The Topic of This Month Vol.28 No.5(No.327)

Enterohemorrhagic Escherichia coli infection in Japan as of April 2007

(IASR 28: 131-132; May, 2007)

In compliance with the Law Concerning the Prevention of Infectious Diseases and Medical Care for Patients of Infections (Infectious Diseases Control Law), enterohemorrahagic Escherichia coli (EHEC) infection is classified as a category III notifiable infectious disease under the National Epidemiological Surveillance of Infectious Diseases (NESID) and reporting by physicians is mandatory. The case definition has been amended in April 2006 as follows: In cases of hemolytic uremic syndrome (HUS), notification is also needed if Verocytotoxin (VT) is detected in feces, or O-antigen agglutinating antibody or anti-VT antibody in serum (IASR 27: 149, 2006). When a physician makes notification of food poisoning or the director of a health center recognizes food poisoning, each local municipality conducts investigation and reporting to the national government under the Food Sanitation Law. Prefectural and municipal public health institutes (PHIs) undertake EHEC isolation, serotyping and VT typing and the Department of Bacteriology I, the National Institute of Infectious Diseases (NIID), conducts molecular epidemiological analysis of the isolates and provides information by Pulse-Net Japan (see p. 134 of this issue).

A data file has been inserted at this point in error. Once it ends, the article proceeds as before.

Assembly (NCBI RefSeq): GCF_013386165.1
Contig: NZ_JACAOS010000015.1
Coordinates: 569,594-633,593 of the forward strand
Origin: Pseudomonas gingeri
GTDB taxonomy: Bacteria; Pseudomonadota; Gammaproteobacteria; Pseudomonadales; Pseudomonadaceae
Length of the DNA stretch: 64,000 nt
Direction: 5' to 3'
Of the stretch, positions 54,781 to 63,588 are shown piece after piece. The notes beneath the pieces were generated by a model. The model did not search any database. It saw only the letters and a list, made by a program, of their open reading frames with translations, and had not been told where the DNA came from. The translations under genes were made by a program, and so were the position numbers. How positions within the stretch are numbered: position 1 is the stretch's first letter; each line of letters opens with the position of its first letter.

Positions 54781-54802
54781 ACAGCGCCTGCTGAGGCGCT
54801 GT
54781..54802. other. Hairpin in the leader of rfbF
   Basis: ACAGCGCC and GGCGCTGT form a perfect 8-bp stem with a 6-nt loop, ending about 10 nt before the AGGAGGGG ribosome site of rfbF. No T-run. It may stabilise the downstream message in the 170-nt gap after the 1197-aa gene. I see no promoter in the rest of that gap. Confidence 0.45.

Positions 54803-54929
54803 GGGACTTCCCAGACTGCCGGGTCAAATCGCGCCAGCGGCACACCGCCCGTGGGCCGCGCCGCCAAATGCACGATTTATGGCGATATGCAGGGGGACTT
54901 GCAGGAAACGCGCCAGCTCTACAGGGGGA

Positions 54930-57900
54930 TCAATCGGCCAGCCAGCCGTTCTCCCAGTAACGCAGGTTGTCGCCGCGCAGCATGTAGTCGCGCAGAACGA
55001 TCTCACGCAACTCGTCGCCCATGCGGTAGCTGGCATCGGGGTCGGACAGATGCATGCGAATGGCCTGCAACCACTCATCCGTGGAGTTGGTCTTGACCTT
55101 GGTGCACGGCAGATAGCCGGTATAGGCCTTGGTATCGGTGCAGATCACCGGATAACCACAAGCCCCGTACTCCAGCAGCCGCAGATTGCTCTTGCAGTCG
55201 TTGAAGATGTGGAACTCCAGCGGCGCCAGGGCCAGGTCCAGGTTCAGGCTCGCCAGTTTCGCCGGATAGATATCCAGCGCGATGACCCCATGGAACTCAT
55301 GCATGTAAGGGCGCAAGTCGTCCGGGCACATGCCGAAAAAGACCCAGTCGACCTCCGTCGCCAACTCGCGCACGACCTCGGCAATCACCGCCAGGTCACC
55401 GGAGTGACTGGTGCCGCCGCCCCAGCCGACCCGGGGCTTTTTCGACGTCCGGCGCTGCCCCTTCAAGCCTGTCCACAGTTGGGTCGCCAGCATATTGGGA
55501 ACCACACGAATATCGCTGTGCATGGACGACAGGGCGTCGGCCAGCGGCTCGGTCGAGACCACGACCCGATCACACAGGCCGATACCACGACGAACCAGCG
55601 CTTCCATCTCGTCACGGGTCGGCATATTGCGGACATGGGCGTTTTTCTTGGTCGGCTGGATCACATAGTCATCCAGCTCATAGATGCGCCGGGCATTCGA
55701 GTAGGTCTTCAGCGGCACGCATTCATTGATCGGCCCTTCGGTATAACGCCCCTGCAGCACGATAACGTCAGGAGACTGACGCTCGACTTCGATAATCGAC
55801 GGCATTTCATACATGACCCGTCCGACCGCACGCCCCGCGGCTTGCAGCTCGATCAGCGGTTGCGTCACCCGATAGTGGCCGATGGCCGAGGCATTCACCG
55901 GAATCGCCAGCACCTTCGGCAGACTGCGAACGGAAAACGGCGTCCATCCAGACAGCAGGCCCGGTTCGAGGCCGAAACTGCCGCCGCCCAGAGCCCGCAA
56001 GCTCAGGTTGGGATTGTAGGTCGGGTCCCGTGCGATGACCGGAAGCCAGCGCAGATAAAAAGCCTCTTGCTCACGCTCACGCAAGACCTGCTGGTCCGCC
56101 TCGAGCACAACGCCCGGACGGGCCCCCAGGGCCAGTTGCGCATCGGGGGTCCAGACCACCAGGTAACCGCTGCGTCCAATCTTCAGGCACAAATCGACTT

Notified cases under the NESID: In 2006, 3,922 new symptomatic and asymptomatic cases of EHEC infection (hereafter referred to as cases of EHEC infection) were reported (Table 1). The tendency of gradual increase since 2004 is still continuing. As usual, the peak of epidemic was seen in summer (Fig. 1). The incidence per 100,000 population by prefecture was the highest in Miyazaki Prefecture (11.45), followed by Saga (10.62), Toyama (10.35), and Kumamoto (8.25) Prefectures. A considerable regional difference was seen as usual (Fig. 2). In the regions where many cases occurred during 2002-2005, many cases tended to occur also in 2006. Cases that acquired infection in foreign countries markedly increased in 2004 (151 cases), decreased in 2005 (27 cases), and increased again to 54 cases in 2006. A largest number of cases of EHEC infection in 2006 were 0-4 years old, followed by 5-9 years old. Of cases of 0-14 years old, there were more males and of those of 15 years or older, there were more females. The rate of symptomatic cases was high among younger and the aged generations (75% under 19 years old and 79% above 65 years old) and lower than 40% among thirties and forties (Fig. 3).